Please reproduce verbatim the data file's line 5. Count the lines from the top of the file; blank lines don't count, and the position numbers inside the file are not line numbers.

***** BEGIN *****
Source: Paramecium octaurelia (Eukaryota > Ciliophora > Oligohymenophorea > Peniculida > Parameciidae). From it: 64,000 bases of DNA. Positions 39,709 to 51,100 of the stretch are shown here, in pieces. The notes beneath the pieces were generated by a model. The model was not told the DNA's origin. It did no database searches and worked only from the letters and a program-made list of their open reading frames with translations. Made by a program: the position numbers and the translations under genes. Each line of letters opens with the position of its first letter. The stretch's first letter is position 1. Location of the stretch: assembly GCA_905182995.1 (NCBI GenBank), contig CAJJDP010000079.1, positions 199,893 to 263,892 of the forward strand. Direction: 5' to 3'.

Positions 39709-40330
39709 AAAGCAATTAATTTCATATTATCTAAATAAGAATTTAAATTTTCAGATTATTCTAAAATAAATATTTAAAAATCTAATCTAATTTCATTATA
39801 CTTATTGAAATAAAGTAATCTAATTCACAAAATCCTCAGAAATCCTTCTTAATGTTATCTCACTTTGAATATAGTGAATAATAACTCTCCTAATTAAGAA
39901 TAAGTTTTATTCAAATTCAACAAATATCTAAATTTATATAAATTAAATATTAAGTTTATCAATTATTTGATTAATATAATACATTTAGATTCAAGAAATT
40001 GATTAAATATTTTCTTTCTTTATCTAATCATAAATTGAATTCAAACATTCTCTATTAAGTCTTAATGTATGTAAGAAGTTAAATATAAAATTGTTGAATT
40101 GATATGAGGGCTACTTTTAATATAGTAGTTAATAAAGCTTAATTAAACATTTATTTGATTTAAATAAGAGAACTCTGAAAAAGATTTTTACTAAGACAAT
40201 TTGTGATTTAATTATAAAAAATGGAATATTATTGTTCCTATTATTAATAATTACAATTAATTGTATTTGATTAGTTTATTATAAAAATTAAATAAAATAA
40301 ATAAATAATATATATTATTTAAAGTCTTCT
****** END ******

39901 TAAGTTTTATTCAAATTCAACAAATATCTAAATTTATATAAATTAAATATTAAGTTTATCAATTATTTGATTAATATAATACATTTAGATTCAAGAAATT